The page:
It took me 30 minutes of practice in October at the Joe Craft basketball athletic facility on Kentucky’s campus this past fall to realize that this young, skinny kid named Nerlens Noel — who looked like a Ferrari — was more like a rugged, dependable, hard-knockin’ Chevy truck under the hood. Sure, the sizzle was there, but there was filet mignon for days. This young Noel kid could play for Bobby Knight any day of the week. Heart, hustle, desire — just like the play he was injured on Tuesday evening.
Injuries, in the sports world, are strange things. Serious injuries in sports unfortunately are, as Forrest Gump would say, “like peas and carrots.” They’re like peanut butter and jelly.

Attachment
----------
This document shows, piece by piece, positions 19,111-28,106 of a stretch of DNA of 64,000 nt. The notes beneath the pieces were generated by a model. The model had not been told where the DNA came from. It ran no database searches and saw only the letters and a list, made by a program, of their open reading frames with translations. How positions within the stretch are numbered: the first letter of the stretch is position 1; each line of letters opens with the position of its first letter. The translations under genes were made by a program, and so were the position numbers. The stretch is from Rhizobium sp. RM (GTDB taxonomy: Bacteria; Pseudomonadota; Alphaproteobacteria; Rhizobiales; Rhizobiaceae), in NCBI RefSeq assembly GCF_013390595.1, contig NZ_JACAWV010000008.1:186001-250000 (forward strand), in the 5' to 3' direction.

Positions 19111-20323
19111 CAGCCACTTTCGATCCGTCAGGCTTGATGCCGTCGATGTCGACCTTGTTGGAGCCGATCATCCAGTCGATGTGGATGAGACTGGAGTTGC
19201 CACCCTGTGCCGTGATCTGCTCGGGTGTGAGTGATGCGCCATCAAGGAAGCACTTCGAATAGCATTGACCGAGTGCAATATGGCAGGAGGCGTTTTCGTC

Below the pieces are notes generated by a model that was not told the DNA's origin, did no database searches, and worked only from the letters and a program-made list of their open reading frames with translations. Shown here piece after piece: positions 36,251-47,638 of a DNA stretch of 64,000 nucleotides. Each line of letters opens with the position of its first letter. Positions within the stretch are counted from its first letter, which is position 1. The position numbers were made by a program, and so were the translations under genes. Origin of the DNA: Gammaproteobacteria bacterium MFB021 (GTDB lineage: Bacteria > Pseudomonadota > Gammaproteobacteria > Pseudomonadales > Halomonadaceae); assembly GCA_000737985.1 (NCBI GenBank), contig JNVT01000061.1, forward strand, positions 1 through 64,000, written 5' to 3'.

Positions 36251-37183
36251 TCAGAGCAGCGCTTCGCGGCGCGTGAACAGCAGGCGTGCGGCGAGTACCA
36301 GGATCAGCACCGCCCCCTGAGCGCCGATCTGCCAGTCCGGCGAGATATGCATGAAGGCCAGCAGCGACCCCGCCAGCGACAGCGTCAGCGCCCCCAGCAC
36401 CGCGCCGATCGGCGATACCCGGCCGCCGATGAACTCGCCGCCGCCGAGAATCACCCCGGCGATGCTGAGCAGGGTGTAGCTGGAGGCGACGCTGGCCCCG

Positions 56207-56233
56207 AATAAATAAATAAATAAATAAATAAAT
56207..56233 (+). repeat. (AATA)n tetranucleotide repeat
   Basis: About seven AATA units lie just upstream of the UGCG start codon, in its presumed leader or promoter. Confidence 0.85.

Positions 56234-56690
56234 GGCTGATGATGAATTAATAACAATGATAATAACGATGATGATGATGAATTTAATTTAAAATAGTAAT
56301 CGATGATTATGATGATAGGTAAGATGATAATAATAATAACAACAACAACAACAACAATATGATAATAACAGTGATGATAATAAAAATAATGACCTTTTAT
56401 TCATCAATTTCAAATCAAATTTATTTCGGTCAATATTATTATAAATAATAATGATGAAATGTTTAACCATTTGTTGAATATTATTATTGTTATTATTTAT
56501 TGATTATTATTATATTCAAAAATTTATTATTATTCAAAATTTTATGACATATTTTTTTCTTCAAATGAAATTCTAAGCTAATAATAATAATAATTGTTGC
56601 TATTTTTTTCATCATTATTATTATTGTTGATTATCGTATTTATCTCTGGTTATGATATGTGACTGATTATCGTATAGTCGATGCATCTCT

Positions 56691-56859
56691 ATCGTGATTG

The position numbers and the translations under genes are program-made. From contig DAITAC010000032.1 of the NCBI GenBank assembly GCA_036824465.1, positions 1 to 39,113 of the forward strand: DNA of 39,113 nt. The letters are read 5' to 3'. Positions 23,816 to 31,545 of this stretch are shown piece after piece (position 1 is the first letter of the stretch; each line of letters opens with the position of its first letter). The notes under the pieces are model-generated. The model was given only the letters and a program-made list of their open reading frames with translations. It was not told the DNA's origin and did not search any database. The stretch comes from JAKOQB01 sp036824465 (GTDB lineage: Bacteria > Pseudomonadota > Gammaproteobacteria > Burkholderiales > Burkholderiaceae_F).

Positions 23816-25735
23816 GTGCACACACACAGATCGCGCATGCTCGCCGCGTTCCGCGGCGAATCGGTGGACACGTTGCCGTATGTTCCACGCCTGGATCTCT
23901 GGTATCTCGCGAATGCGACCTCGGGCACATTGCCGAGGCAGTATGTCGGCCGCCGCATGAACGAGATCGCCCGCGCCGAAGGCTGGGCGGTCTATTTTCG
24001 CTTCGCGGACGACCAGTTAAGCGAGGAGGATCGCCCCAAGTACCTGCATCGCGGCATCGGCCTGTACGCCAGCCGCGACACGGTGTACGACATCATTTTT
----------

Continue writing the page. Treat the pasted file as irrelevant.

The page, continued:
Whether you’ve played middle school, high school, rec league, intramural, college or pro sports, the chances are that you’ve been on the court or field when one of your friends or opponents has suffered a bad injury. No matter the level, no matter the person — what you’ve just witnessed is something you know that you’ll never forget. And you don’t.
I’ve seen more than my fair share of horrible injuries over the years in sports. The first one that comes to mind for me and many other folks around my age is QB Joe Theismann of the Washington Redskins, after being hit by the ferocious Lawrence Taylor. The vision of arguably the toughest, baddest player in NFL history (Taylor) screaming, jumping, motioning for help and grabbing his helmet as if to be saying, “Oh my God! What have I done?” after seeing Theismann’s right tibia and fibula both snap in two is unforgettable. That vision of 9:10:53 PM is something that was burned into my memory from the moment I saw it happen on live television Monday night Nov. 18th, 1985. I’m sure I’ll never forget it.